Womanhood is Boldness- Celebrating Women with Disabilities.




women is boldness

Womanhood is a challenge in its own way. It never comes with a manual of how to maneuver. Worse still is when womanhood encounters a disability. I believe the strongest of us all are women who have their lives up the sleeves amidst challenges of whatever form of disability. We will be marking the international women’s day in a couple of days. This year’s theme being bold for change; we celebrate women who have boldly stood amidst adversities and shone hope and resilience, even when their circumstances have dictated otherwise. Meet Mercy Kinoti aka Mama Jennie, a teacher by profession. Mercy was born with a condition called Spina Bifida -and this is her story:


I’m told when I was born the doctor suggested I undergo a corrective surgery, that would have corrected the issue, but my grandmother was hesitant. She believed that correcting what God intended would have resulted into other sort of punishment. Therefore, I have lived with the condition that has progressively advanced with age,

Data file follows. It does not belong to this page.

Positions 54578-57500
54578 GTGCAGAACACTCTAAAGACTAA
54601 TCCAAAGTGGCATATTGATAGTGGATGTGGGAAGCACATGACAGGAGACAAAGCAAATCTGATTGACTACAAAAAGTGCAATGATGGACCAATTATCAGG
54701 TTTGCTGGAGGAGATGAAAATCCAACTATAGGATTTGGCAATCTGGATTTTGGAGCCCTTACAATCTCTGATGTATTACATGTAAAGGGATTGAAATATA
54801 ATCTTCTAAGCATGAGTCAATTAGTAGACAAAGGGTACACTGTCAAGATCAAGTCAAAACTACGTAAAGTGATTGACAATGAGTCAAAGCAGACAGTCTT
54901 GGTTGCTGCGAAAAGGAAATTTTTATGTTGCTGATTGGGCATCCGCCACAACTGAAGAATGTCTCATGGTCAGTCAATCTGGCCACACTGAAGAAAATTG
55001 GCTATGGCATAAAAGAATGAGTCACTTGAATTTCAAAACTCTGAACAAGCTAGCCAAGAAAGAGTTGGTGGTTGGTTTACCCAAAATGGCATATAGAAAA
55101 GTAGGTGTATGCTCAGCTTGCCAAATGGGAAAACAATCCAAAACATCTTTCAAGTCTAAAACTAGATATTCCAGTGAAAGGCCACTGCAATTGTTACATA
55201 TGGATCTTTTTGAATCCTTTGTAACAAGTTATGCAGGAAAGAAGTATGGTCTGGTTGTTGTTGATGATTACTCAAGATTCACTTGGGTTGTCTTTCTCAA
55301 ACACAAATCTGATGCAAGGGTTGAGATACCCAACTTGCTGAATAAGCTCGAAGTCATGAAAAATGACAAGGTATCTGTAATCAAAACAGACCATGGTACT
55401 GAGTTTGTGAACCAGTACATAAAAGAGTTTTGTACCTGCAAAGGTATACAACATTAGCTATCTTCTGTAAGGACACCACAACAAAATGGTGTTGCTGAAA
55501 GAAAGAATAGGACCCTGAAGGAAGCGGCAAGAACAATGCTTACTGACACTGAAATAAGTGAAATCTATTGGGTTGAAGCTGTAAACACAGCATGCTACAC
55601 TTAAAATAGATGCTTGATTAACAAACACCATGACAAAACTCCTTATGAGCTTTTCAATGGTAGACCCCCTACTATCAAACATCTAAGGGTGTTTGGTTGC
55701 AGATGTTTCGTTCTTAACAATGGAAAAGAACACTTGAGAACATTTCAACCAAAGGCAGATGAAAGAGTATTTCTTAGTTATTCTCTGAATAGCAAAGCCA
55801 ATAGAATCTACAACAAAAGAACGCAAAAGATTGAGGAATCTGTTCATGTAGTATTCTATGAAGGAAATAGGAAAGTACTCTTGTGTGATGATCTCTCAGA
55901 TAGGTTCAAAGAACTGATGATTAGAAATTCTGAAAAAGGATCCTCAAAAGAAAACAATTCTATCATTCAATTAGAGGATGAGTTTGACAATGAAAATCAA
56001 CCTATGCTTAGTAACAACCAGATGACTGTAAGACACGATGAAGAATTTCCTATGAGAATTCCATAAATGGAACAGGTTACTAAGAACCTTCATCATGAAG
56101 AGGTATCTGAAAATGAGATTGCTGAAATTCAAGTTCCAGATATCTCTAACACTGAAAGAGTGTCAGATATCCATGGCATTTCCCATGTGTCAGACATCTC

I went to a regular school but it amidst tons of challenges. I did not  enjoy  much of my childhood  due to  stigma  from  other  children who made fun of me. I could not run around as they did. Neither could I play with them. However,  I thank  God  for  my family  who  gave  me all the  support.  My mom made sure I was comfortable.

My sexuality never came up in any discussion with my family.  It was a taboo and my mother made it clear that I should keep off from boys.

In high school  and  college  I did not socialize  much  with the  opposite  sex because  I really wanted  to  focus  on my  education  and  career. I always feared someone would take advantage of me.

After completing school I had my own uncertainties about relationships.